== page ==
Africa is second largest and second most populous continent in the world with a total population if 1.111 billion. African Languages belong to one of the four language families; Afroasiatic, Nilo-Saharan, Niger-Congo and Khoisan. Nigeria alone has 250 languages, one of the greatest concentrations of linguistic diversity in the world. The people if this large continent also use a wide variety of sign languages.
Africa is a veritable buffet for the language learner. In fact, it’s estimated that there may be over 3000 languages spoken in Africa. The principle languages on the continent include Arabic, French and English. Arabic was ranked the 5th most spoken language in the world by research group Ethnologue, with over 240 million speakers worldwide. In Africa, there are more than 100 million speakers, with Egypt accounting for more than 54 million. It is also the most widespread official language on the continent, incluing in Algeria, Tunisia, Libya, and Egypt.
English reached the 3rd spot as the most spoken language in the world, with over 330 million speakers. It is known as the ‘lingua franca’ of the world, widely used for international business, and is the language of the scientific and medical fields, which use English as a basis for much of the terminology. In Africa, majority of native English speakers are from South Africa, and the language is most spoken in Botswana, Cameroon, Ghana, Kenya, Lesotho, Liberia, Mauritius, Namibia, Nigeria, Rwanda, Seychelles, Sierra Leone, Sudan, Swaziland, Tanzania, Zambia, Uganda and Zimbabwe.
Throughout the long multilingual history of the African continent, African languages have been subject to phenomena like language contact, language expansion, language shift, and language death. A case in point is the Bantu expansion, in which Bantu-speaking peoples expanded over most of Sub-Saharan Africa, thereby displacing Khoi-San speaking peoples in much of East Africa. Another example is the Islamic expansion in the 7th century AD, which led to the extension of Arabic to much of North Africa.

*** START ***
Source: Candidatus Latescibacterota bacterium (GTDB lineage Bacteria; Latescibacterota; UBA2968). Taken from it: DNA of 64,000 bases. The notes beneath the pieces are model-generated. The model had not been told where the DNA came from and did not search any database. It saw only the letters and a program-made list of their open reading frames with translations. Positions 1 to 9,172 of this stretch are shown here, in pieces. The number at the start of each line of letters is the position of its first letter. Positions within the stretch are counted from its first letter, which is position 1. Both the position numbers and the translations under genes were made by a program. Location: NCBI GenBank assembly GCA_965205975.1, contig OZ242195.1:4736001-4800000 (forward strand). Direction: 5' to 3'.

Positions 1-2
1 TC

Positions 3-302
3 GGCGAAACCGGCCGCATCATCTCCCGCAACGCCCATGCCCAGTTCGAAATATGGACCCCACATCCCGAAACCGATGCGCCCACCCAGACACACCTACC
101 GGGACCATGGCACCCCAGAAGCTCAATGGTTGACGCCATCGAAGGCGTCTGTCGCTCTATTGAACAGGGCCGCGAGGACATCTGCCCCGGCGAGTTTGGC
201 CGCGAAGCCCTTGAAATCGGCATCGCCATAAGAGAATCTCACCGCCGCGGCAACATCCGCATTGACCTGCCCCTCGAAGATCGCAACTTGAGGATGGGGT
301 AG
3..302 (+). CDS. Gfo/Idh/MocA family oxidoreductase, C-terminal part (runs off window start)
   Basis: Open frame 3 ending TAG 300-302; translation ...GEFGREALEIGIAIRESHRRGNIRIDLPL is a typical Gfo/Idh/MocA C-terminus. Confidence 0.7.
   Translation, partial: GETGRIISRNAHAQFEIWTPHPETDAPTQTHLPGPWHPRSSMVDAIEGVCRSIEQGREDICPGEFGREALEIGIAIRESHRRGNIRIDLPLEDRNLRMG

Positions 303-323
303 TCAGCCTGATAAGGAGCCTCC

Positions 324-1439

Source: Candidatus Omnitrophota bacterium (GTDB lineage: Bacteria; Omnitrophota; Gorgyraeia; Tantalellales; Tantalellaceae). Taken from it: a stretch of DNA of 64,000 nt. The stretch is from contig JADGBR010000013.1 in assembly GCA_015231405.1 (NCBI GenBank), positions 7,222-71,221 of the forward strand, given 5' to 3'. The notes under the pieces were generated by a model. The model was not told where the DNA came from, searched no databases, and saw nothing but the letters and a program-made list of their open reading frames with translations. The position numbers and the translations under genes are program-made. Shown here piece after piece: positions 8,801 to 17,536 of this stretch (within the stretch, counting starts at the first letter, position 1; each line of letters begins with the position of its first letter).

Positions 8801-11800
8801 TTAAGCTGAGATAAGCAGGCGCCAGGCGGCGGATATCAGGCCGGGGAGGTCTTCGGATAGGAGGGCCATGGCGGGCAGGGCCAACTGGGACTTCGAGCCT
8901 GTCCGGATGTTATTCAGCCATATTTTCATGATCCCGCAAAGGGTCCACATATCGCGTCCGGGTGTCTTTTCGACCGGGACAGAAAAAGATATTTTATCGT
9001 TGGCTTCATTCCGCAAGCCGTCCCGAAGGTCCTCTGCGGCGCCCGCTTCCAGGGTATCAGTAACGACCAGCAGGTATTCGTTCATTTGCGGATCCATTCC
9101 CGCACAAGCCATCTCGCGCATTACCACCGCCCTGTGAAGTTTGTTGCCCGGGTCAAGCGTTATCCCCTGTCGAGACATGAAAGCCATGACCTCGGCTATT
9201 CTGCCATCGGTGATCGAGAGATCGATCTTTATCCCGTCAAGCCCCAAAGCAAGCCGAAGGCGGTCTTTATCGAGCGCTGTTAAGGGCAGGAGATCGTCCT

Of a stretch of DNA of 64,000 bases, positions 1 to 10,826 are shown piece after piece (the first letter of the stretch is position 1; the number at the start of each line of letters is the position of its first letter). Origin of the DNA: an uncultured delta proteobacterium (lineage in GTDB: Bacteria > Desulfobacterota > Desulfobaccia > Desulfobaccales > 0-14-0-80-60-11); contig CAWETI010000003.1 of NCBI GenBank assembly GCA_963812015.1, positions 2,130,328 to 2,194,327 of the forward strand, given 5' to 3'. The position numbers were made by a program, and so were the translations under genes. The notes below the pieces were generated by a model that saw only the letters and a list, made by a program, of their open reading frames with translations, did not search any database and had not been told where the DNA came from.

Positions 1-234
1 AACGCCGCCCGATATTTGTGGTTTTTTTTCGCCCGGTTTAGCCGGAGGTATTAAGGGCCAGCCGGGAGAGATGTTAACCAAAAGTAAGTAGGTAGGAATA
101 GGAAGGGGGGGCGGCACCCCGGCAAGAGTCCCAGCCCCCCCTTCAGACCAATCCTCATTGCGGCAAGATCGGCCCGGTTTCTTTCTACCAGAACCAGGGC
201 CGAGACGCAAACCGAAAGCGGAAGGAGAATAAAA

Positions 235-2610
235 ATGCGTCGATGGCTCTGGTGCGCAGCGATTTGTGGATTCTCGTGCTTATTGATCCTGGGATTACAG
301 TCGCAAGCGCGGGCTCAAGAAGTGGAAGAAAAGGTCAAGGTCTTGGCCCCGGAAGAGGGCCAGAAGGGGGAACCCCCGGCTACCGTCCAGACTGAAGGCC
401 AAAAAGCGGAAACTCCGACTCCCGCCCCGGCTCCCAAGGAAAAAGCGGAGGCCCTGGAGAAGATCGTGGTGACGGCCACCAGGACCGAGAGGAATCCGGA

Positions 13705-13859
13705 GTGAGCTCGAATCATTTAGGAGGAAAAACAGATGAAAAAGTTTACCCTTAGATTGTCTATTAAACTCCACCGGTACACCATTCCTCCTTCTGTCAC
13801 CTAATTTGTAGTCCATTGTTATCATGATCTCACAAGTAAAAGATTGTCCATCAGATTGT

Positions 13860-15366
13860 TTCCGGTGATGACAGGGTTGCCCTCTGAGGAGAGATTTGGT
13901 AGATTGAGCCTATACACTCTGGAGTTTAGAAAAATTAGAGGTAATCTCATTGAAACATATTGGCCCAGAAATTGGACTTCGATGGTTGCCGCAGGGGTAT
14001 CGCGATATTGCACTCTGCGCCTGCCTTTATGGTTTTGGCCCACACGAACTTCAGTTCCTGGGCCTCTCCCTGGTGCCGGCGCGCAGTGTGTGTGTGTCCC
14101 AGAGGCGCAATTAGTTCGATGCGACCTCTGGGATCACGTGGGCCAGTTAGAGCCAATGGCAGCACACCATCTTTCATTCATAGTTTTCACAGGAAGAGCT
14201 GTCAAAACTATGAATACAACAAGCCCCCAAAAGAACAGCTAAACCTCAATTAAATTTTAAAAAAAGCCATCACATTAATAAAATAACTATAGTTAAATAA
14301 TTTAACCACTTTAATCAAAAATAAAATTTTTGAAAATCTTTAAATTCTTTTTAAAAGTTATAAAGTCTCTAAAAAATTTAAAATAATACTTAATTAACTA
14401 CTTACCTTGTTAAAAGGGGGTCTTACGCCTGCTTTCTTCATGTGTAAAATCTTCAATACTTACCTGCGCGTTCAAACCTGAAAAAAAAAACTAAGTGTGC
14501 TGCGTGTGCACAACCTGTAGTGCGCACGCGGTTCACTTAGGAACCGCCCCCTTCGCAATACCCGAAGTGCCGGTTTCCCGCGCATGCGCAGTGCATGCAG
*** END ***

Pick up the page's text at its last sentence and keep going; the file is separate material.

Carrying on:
Trade languages are another age-old phenomenon in the African linguistic landscape. Cultural and linguistic innovations spread along trade routes and languages of peoples dominant in trade developed into languages of wider communication (linguae francae). Of particular importance in this respect are Jula (western West Africa), Fulfulde (West Africa, mainly across the Sahel), Hausa (eastern West Africa), Lingala (Congo), Swahili (East Africa) and Arabic (North Africa and the Horn of Africa).
After gaining independence, many African countries, in the search for national unity, selected one language (generally the former colonial language) to be used in government and education. In recent years, African countries have become increasingly aware of the importance of linguistic diversity. Language policies that are being developed nowadays are mostly aimed at multilingualism.
Below are top 10 African languages to know when doing business on the continent or enjoying tourist destinations and experiencing diverse cultures on the continent:
Swahili, also known as Kiswahili (translation: language of the Swahili people), is a Bantu language and the first language of the Swahili people. It is a lingua franca of the African Great Lakes region and other parts of eastern and south-eastern Africa, including Tanzania, Kenya, Uganda, Rwanda, Burundi, Mozambique, and the Democratic Republic of the Congo (DRC). Comorian, spoken in the Comoros Islands is sometimes considered to be a dialect of Swahili, though other authorities consider it a distinct language.